Travel expenses are a heads-up item for an audit. It's what triggered mine. Here's what you do to audit-proof them.
When I'm on the road I obsessively collect my receipts. I order a Starbucks, I put the cash register receipt in my wallet. When my wallet gets too full, I store them in a zip lock baggie in my luggage.
When I get home I gather my pile of receipts by the computer and start entering each one onto a spreadsheet. I have an Excel template I've created, with simple categories: food, lodging, airfare, transport (cabs, trains), other. I code which expenses I paid with a credit card and which ones I used cash. Then I filter for the cash transactions, and write myself a check for that amount. That's how I capture those expenses into Quicken.
All the receipts, and a printout of the spreadsheet, go into a 9x12 envelope. I label it with the client and the dates of travel, and file it.
Now, what travel can you put on your Schedule C? Most of my travel is for a client. They reimburse me for all my expenses. I have the proof on the invoice. I can deduct every penny.
If no one else is reimbursing your travel, it gets more complicated. You need to take care. Is the travel about your income-producing photography? Or is it a pleasure trip, during which you took some pictures? This is not the place to get creative.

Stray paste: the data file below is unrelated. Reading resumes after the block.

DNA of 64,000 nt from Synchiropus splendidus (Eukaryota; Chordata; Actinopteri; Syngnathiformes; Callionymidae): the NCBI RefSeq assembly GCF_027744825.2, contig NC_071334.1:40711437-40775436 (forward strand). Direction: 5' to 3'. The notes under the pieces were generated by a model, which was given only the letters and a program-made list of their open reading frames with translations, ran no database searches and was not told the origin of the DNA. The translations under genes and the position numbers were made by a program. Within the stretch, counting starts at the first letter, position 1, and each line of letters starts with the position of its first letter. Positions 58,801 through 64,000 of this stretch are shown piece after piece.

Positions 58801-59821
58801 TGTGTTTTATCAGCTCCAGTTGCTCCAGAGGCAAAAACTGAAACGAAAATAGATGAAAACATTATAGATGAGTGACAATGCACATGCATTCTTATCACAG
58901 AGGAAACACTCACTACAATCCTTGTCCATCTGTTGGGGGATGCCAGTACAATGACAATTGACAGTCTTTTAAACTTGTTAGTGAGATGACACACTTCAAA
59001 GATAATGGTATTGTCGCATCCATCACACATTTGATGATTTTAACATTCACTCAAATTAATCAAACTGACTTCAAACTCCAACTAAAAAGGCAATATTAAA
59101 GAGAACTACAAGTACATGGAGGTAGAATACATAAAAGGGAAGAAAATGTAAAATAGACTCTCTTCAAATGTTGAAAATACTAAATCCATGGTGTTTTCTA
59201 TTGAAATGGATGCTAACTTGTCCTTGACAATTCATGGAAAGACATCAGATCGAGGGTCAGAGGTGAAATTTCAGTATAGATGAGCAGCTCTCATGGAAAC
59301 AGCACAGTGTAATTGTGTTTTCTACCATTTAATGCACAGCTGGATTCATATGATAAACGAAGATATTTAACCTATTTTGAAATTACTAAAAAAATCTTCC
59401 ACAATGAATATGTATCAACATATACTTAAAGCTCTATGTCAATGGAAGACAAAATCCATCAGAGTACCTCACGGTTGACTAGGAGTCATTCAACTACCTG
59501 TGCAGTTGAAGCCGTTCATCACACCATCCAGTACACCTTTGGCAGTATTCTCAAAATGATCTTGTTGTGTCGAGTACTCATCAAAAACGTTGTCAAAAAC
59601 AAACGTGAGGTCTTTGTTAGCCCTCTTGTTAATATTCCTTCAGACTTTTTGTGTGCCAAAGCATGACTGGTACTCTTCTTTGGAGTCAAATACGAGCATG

Here's how it went down with the auditor. One of my trips that year was to Maine, to take a week long digital printmaking workshop with John Paul Caponigro. I spent another week on the road photographing and working on my contra dance project. I travelled alone. That travel passed muster.
Later that year I flew down to meet Robin in LA, where she was at a conference. I took photos from the hotel balcony, and those shots are in a stock agency. We drove up the coast together for 5 days, and had a sweet, romantic time. We visited my niece and nephew in San Francisco. I took a couple thousand photos. Some of those are on the Getty site. But I could not demonstrate that the primary reason for the trip was for business, even if some business activity took place during the trip (the rules say exactly that). The auditor wouldn't let me deduct that trip (which was fine—I had already categorized it as a personal trip. If, however, I had taken this trip in 1998, when 90% of my income was from stock photography, I might have been more aggressive about including it. I can't say if I would have been successful.)
Another gotcha with unreimbursed travel is food. You can deduct only 50% of the cost of your meals. Another reason to segregate expenses by type. There are also rules regarding travelling with a spouse. Ask your accountant what they are.
The single most important thing to do? Be honest. Life is so much less stressful that way.